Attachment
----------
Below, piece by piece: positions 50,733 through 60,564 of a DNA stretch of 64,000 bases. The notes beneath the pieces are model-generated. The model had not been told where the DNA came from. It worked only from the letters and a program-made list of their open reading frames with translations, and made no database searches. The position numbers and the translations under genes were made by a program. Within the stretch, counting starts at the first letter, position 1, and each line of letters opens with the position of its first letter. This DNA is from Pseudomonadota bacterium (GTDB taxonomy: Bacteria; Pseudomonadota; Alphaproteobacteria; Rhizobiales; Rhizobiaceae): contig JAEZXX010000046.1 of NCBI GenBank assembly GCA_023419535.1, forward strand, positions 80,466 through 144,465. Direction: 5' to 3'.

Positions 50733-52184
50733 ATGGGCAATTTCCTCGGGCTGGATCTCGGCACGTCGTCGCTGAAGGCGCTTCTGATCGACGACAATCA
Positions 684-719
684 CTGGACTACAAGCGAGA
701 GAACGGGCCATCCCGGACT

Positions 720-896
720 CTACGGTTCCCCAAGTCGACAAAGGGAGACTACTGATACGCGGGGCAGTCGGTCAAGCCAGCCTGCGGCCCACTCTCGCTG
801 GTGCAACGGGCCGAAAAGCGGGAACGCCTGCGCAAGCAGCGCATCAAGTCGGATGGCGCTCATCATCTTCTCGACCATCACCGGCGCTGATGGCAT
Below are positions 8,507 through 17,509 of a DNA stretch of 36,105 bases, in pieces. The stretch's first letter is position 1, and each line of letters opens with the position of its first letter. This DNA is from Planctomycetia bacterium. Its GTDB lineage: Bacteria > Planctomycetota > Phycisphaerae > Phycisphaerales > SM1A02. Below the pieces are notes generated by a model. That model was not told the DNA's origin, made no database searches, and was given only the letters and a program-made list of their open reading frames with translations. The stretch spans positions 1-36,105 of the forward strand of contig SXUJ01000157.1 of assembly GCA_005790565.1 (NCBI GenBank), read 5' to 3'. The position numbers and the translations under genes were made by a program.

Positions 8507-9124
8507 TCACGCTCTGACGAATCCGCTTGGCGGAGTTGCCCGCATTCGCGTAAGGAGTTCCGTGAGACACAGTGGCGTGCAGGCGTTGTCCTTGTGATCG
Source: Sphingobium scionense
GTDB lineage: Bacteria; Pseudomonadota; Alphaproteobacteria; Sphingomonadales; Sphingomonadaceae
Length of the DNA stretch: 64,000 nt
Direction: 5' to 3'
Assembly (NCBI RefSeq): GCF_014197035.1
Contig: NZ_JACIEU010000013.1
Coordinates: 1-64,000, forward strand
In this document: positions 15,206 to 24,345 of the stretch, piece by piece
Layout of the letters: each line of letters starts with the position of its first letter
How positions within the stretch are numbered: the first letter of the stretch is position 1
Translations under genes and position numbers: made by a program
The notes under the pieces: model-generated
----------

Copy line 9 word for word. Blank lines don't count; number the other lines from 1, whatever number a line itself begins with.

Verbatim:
801 GTGCAACGGGCCGAAAAGCGGGAACGCCTGCGCAAGCAGCGCATCAAGTCGGATGGCGCTCATCATCTTCTCGACCATCACCGGCGCTGATGGCAT